We’ve all been told how important first impressions are. From dating to job interviews we’re lectured constantly that people will judge us based on their first impressions. If you’re like me, you also believe that people are rational beings and will easily overcome those first impressions once they get to know my sharp, analytical and piquantly charming personality. That’s what I keep telling myself anyway.

Whether I’m writing a blog or a story, I know I have to capture your interest within the first few paragraphs. Too boring, too confusing and you’re gone in a flash. You have the entire Internet at your fingertips and if I don’t make a good first impression you’ll look elsewhere for your entertainment.

Although I’ll admit to buying a few books based solely on the title, I like to think of myself as a rational human being able to ignore first impressions and not form an opinion until I have plenty of evidence to back up my opinion. All it took was a really good steak to show me how delusional that view was.

Texas is known for good steaks. I can truthfully say I’ve had steaks all over the world and the best ones were in Texas. Let me hasten to add, I’m not a food critic and while Texas is also known for millionaires, I’m not one of them. Fort Worth has many fine steakhouses but being budget minded I tend to eat at the lower end of the steak spectrum, Saltgrass, Outback and Texas Roadhouse. Certainly not bad but not outstanding either.

Having been disappointed by Outback the last time we went out, when my wife had a yearning for steak, I did some research and found a local steakhouse, Rough Creek Steakhouse in Burleson. Most of the reviews considered them exceptional except for one complaining how tough the meat was. Knowing how easy it is to have friends write good reviews, I tend to ignore rave reviews leaving me with the one tough meat review. Given the steakhouses where I usually eat, I’m no stranger to tough cuts of meat. Still you never know until you try and my wife is well aware of the risks she undertakes when she lets me pick the restaurant.

I had planned it carefully to arrive shortly after the noon crowd. The grill is already hot and almost everybody has finished. Timed carefully and it’s like eating in a private restaurant. I was very successful because the almost deserted parking lot gave me a wide choice of parking spots. Once seated and our drinks served, we settled down with cornbread to wait for our steaks.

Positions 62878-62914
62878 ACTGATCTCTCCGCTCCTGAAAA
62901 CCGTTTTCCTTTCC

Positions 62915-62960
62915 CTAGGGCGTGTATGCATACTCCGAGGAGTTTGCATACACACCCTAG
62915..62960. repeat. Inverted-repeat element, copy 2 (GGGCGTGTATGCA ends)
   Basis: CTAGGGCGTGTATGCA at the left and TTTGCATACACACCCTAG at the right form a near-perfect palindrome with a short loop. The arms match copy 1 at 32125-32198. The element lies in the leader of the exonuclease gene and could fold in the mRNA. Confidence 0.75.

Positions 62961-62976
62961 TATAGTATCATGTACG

Our steaks came out in a reasonable time (you never want to rush a good steak) and the waitress asked me to cut my steak to verify it was done the way I wanted. This was the moment of truth and my worst fears were realized. It took everything I had to cut my steak and all that came to me was that one review on how tough the meat was.

While Carol, my wife, was enjoying her chicken fried ribeye, I was asking myself if I really wanted a piece of meat this tough. It took over five bite size chunks before I realized I had a really good steak. My problem was a dull knife and my own overactive imagination. The steak had excellent texture but until I realized I had a dull knife I wasn’t enjoying my meal.

Think about that, it took five bites to neutralize my first impression caused by one bad review and a dull knife. I had a piece of steak in my mouth and I was still confused because it wasn’t what my first impression told me it had to be. After finishing my steak, I wondered if the reviewer had been handicapped by the same knife I was using.

Steak

Chicken fried ribeye, the remains. More than my wife could eat but she loved every bite.

Rough Creek Steakhouse, we will be back. From my steak to Carol’s steak, including the cornbread they served before the meal, the food was remarkable. You can tell that I’m not a native born Texan because I don’t care for cornbread but my wife vouched for its flavor.  Carol even complemented her greenbeans saying they were some of the best she had ever had.

Knowing that I want to go back, I’ve written this post to remind myself how important first impressions are and to do a little psychological programming on myself. I want to ensure I remember how good the food was rather than how dull my knife was.

First impressions are far more important than we want to believe. Rational humans or not, that first impression is forever a part of how you are remembered. You can overcome it but it’s much better to make a good impression right from the start.

© Copyright 2015 Byron Seastrunk, All rights Reserved. Written For: Opinion by pen